Need to talk? Call 1800 882 436.
It's a free call with a maternal child health nurse. *call charges may apply from your mobile

Is it an emergency? Dial 000
If you need urgent medical help, call triple zero immediately.

beginning of content

Bringing your baby home from hospital

8-minute read

When you and your baby (or babies) arrive home from hospital or the birth centre it’s a happy and exciting time, but you may also feel tired and overwhelmed.

You may have already started to prepare for life with a newborn, by setting up the nursery.

If you are first-time parents, it can be a big challenge at first. It can also be a big change if you have other children in your family. But there is support and services available to help you during this special time.

It’s important to be kind to yourself as you recover from birth and get to know your baby. This article will provide you with advice and resources to help you.

You can also ask for help from your family and friends.

How will we survive without round-the-clock care?

Many people spend a couple of days in hospital where the midwives and hospital staff can help you with feeding, settling, bathing and nappy changing. This may also give you a chance to get some sleep and help in your recovery.

Sometimes you may be discharged from hospital early. In some cases on the same day that you have your baby. You will need some time to recover from giving birth, and you may feel sore and tired. Make sure you rest as much as you can.

If you are on your own, ask a close relative or friend to spend a few days with you to help out while you find your feet.

If you have a partner, make sure you support each other as much as possible. Partners can help by doing nappy changes, settling baby and preparing meals.

Some people like lots of family and friends around in the first few days others prefer to limit visits until they feel comfortable. Remember that your needs and your baby’s needs are the priority. Don’t worry if the house is a mess!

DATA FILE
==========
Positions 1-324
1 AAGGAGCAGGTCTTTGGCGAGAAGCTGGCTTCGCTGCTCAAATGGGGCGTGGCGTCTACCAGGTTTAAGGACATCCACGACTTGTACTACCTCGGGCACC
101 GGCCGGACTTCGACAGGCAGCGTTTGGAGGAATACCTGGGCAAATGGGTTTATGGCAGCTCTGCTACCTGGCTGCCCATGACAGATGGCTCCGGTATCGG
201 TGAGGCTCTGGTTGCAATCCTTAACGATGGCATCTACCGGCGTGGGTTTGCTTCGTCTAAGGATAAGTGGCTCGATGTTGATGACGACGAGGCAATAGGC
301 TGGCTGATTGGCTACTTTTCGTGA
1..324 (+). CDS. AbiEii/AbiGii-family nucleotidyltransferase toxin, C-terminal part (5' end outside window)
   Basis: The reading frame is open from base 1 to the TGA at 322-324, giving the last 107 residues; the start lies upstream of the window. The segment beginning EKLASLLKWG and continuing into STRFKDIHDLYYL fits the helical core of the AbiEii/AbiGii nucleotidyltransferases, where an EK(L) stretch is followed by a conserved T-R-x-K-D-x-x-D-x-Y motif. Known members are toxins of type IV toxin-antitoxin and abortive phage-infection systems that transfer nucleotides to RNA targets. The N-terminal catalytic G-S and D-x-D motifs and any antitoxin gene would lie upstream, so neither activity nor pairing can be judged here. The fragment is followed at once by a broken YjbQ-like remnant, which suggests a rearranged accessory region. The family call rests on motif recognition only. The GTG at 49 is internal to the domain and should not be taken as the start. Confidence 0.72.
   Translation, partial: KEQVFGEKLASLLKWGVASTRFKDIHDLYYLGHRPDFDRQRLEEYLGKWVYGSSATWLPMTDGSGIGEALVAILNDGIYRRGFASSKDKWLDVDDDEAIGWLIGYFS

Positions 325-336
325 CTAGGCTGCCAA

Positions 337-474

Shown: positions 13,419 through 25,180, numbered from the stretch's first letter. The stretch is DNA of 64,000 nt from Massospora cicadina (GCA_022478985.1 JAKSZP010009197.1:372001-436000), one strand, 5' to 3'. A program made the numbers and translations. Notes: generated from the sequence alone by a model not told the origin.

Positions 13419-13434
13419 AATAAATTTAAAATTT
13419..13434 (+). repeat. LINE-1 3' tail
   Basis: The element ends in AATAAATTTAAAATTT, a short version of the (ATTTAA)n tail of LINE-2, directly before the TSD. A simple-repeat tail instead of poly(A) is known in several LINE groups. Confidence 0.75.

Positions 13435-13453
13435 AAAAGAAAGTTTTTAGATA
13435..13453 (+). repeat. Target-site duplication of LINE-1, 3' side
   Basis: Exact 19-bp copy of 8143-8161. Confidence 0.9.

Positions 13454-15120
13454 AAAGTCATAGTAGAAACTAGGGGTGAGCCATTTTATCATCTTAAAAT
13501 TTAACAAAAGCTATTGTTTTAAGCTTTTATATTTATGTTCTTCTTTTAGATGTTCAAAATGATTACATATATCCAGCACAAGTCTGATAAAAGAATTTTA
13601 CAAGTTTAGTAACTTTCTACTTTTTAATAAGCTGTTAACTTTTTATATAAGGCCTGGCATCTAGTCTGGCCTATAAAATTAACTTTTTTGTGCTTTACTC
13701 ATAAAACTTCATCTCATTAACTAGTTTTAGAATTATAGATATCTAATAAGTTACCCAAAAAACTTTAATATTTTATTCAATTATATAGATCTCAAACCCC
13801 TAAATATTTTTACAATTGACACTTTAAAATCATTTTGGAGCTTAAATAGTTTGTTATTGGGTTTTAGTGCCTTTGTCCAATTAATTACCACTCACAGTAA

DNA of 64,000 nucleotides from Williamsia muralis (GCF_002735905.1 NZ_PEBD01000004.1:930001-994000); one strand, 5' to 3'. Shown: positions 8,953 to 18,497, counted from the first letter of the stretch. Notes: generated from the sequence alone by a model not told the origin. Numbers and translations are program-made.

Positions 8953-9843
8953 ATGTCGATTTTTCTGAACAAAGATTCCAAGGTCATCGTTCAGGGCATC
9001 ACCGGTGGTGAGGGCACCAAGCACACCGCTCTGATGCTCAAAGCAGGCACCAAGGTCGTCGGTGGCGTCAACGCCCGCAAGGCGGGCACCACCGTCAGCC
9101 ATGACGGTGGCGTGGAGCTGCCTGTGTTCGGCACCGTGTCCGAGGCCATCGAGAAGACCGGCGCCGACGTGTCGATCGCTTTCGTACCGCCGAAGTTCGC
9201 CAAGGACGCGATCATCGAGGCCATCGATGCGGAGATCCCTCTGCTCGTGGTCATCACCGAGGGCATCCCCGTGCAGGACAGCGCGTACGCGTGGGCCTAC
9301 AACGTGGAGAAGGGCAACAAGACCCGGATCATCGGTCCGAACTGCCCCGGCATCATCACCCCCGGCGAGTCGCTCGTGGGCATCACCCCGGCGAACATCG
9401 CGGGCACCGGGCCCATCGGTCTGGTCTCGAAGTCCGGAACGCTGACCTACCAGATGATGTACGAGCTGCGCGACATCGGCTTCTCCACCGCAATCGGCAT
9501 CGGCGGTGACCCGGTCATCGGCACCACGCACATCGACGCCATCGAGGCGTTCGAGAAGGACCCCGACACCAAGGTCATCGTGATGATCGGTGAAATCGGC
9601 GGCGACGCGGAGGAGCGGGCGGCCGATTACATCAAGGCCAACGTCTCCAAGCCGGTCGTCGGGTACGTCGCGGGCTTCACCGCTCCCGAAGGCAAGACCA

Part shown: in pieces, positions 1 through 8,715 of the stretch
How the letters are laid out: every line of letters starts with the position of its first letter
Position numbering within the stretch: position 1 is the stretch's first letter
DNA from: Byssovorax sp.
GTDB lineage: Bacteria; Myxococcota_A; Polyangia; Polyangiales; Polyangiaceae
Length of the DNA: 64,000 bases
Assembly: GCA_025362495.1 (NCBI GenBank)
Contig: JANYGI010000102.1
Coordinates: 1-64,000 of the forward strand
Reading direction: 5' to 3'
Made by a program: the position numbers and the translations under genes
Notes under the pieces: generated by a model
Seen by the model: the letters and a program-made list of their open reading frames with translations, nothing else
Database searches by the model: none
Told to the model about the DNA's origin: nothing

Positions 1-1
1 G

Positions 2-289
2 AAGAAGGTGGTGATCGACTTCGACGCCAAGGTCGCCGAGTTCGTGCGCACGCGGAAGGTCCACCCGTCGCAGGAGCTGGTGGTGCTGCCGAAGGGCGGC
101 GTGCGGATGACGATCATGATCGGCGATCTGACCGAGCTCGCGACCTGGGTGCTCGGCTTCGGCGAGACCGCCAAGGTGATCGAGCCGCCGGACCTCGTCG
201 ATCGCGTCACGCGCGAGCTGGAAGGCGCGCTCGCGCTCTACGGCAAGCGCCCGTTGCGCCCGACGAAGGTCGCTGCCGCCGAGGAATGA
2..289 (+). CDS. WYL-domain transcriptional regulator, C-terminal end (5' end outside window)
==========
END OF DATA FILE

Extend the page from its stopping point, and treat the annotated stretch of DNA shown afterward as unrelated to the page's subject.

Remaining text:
Your baby will also be adapting to their new environment and this is sometimes referred to as the ‘fourth trimester‘.

Remember that you and your baby are in this together and will learn along the way. It’s ok to take it one day at a time.

Newborn babies mainly just want to be fed, kept warm, have their nappy changed and spend lots of time close to you. This will help them adjust and feel secure.

From birth your baby needs to be breastfed or formula fed regularly to have good weight gains. Most newborns feed every 2 to 4 hours (8 to 12 times in a 24-hour period). Newborns have little tummies, so they need to wake often including during the night to feed. Read more about breastfeeding and feeding with formula.

If you are having trouble breastfeeding, get support early. Talk to your midwife and child health nurse. You may like to organise a visit with a lactation consultant if you’d like extra support.

What is an at-home visit?

Before you leave the hospital, your midwife may organise a time to come and visit you to provide care for you and your baby, including breastfeeding advice.

The hospital will then hand you over to community care, such as your child health nurse. You will have your first appointment with your local child health nurse at home after about a week. They will check on the health and wellbeing of both you and your baby. You should use this time to ask lots of questions.

Your baby’s weight and other measurements will be recorded in their baby’s health record book. This helps check your baby’s health, growth and development against what is expected.

Listen to Dianne Zalitis, midwife, on the podcast Feed Play Love with Shevonne Hunt about what to expect when you bring your baby home.

How do I look after myself?

As hard as it may sound, you need to make sure to look after your own health and mental wellbeing when you get home from the hospital with your baby.

Getting some sleep, healthy eating and gentle exercise will help your body and mind recover from birth.

Your diet is important to help you stay healthy and keep up with the demands of caring for a newborn. You should try to eat a nutritious diet and drink enough water to satisfy your thirst.

The best time for you to try to catch up on sleep is when your baby is sleeping. Ask your partner, a close family member or a friend to look after your baby for a couple of hours if you need some rest. It’s ok to ask for help.

Some parents prepare and freeze a few meals before their baby is due. This helps you to have some quick meals ready to go. Or ask a friend to make some freezer-friendly meals for you.

It’s a good idea to set up your home so you have easy access to spare clothes, nappies, wipes and feeding equipment.

How emotional should I feel?